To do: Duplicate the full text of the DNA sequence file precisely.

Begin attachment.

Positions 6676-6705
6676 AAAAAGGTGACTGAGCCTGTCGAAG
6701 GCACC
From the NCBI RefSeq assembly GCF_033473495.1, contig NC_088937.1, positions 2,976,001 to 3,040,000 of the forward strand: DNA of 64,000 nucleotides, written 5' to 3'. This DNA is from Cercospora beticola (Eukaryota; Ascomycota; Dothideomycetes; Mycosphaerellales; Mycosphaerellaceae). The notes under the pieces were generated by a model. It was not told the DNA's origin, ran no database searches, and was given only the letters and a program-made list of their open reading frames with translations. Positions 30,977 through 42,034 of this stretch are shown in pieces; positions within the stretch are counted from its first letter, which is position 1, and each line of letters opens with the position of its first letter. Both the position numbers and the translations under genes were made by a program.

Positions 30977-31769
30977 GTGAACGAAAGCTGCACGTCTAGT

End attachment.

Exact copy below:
Positions 6676-6705
6676 AAAAAGGTGACTGAGCCTGTCGAAG
6701 GCACC
From the NCBI RefSeq assembly GCF_033473495.1, contig NC_088937.1, positions 2,976,001 to 3,040,000 of the forward strand: DNA of 64,000 nucleotides, written 5' to 3'. This DNA is from Cercospora beticola (Eukaryota; Ascomycota; Dothideomycetes; Mycosphaerellales; Mycosphaerellaceae). The notes under the pieces were generated by a model. It was not told the DNA's origin, ran no database searches, and was given only the letters and a program-made list of their open reading frames with translations. Positions 30,977 through 42,034 of this stretch are shown in pieces; positions within the stretch are counted from its first letter, which is position 1, and each line of letters opens with the position of its first letter. Both the position numbers and the translations under genes were made by a program.

Positions 30977-31769
30977 GTGAACGAAAGCTGCACGTCTAGT